We first evaluated the performance of definition generation by Graphex. We compared Graphex with baselines that do not consider the graph structure (Table 1). We found that Graphex, which uses both the definition graph and the terminology graph, obtained the best performance on all six metrics. The improvement is most prominent against baselines that do not use the graph structure. For example, Graphex obtained 34.35 BLEU1 score, which is 7.65% and 59.62% higher than Transformer and Seq2seq. Moreover, we observed decreased performance when only the terminology graph (Our Method w/o DG) or the definition graph (Our Method w/o TG) is considered. Despite less superior performance, these two variants are still consistently better than baselines that do not use graphs, confirming the importance of modeling graph structures in definition generation.
We showed two examples of how the graph can help Graphine generate better definition (Table 2). In both examples, the true definition of the nearby node is included in the training set, and can thus be used to capture the global semantic. We found that Graphex selectively copied tokens in the true definition of the parent node, leading to a more accurate generation. For example, in the first case, Graphex successfully generated estuarine water and estuary bed below the water column. In the second case, Graphex propagated in a given population in a given time period from the child node, resulting in the correct generation of in a given population in a given time. In contrast, the Transformer baseline is not able to generate such detailed information in both examples due to the ignorance of graph structures. Since the pretrained language model and the graph representation method are two important model selections in Graphex, we next leverage Graphex to compare different pretrained language models and graph representation methods, shedding light on future directions in definition generation.
4.3 Comparing Pretrained Language Models
Domain-specific pretrained language models have achieved impressive performance on tasks such as named entity recognition, information extraction and relation extraction in biomedicineBeltagy et al. (2019); Lee et al. (2020). One barrier to more thoroughly comparing these pretrained language models is the lack of domain-specific benchmarks. Graphine could be used as a novel domain-specific benchmark in biomedicine. As a proof-of-concept, we compared five pretrained language models, including three biomedical domain-specific models, by using it to generate the local semantic in eq. 8 (Table 3). We found that domain-specific pretrained language models have consistently better performance than general pretrained language models, which agrees with previous findings on the value of domain-specific language models in biomedicine Gu et al. (2020); Lee et al. (2020); Beltagy et al. (2019). Within the three domain-specific pretrained language models, BioBERT and SciBERT obtained the most prominent performance. This might be due to the corpus these two models were trained on, suggesting the possibility to use Graphine to further compare different biomedical corpus Wang et al. (2020a); Lo et al. (2020).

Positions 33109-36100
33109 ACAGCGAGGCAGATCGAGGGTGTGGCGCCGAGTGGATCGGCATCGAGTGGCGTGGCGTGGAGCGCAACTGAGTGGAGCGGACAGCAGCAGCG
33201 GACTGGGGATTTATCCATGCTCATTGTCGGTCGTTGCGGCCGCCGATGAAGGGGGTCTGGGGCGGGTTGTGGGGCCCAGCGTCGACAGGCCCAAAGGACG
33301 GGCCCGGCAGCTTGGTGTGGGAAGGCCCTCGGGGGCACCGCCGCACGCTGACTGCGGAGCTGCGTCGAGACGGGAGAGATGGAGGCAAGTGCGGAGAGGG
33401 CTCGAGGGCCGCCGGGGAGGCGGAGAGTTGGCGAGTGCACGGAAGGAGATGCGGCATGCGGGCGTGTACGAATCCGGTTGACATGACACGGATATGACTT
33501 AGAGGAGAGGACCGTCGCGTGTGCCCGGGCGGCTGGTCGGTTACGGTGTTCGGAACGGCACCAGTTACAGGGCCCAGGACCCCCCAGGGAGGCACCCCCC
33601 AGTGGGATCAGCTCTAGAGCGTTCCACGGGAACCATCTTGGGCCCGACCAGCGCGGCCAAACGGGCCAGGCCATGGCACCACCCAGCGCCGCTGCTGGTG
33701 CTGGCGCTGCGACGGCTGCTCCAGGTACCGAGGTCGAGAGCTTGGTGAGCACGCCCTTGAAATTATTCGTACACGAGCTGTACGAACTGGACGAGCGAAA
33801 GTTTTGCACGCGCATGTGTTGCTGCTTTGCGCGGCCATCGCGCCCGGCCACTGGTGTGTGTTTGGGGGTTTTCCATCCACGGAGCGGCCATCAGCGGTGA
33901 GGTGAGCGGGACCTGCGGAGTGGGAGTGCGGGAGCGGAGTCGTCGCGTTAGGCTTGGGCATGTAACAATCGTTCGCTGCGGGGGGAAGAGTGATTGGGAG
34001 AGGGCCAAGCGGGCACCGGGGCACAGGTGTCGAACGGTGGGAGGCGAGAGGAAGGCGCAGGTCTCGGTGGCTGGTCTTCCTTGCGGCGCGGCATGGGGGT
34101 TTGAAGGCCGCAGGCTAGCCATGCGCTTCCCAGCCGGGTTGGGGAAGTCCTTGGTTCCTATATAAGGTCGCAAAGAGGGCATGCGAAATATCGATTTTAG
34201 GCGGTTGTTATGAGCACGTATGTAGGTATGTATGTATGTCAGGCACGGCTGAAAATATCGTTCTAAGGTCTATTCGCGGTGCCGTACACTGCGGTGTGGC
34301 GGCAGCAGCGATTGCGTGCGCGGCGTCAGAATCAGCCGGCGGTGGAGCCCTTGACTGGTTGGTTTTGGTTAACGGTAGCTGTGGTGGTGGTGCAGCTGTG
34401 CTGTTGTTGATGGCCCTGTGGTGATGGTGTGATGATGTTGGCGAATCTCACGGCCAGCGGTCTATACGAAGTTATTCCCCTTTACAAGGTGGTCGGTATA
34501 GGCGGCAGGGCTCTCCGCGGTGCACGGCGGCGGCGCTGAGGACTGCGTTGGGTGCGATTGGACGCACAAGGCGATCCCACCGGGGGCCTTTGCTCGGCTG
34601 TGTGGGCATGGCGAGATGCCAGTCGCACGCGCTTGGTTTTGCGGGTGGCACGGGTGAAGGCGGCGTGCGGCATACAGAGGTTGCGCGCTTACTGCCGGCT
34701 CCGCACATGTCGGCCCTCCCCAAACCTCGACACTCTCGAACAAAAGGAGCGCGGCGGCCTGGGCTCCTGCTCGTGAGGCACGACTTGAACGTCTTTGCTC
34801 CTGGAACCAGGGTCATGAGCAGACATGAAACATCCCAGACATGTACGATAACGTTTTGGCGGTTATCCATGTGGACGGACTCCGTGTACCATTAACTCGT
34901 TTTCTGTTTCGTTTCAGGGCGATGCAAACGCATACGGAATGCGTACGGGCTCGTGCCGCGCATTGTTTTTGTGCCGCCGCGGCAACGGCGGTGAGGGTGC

4.4 Comparing graph representation methods
We next sought to compare graph representation methods using a link prediction task based on our dataset. Graphs in our dataset present a hierarchical structure, which poses a unique challenge for graph representation methods. The results are summarized in Table 4 . We found that methods that consider the graph structure have overall superior performance, conforming the importance of the graph structure in definition generation. Among all approaches, GCN obtained the best performance. We didn’t observe improved performance by embedding graphs into the hyperbolic space, which is contradictory to prior work showing that hyperbolic embedding can better model hierarchical structures Nickel and Kiela (2017); Chami et al. (2019a). We attribute this to the more complicated node features in contrast to previous work. In our dataset, node features are text that has arbitrary length and large vocabulary, introducing new challenges to hyperbolic embedding-based methods.
4.5 Sentence granularity prediction
Finally, we exploited Graphine for a novel task of sentence granularity prediction. Measuring sentence semantic similarity is crucial for many NLP tasks. Existing sentence similarity benchmarks only provide binary labels indicating similar or dissimilar Li et al. (2006); Mueller and Thyagarajan (2016). In contrast, our dataset is able to characterize the specific granularity of sentences beyond similarity. We define the ground truth granularity of a definition sentence as its depth in the DAG, where a smaller (larger) depth indicates a more coarse-grained (fine-grained) sentence. Based on this granularity benchmark, we define two specific tasks: relative granularity prediction and absolute granularity prediction. Relative granularity prediction aims at predicting which sentence is more fine-grained between two given sentences. Absolute granularity prediction aims at predicting the specific granularity of a given sentence. The incomparable granularity levels from different graphs could introduce systematic bias to comparing sentences from different graphs. To tackle this problem, we first performed a graph alignment among all DAGs using terminologies that appeared in multiple DAGs as anchors. After the alignment, all sentences are associated with a granularity level between 1 and 17, where 1 indicates the most coarse-grained sentence.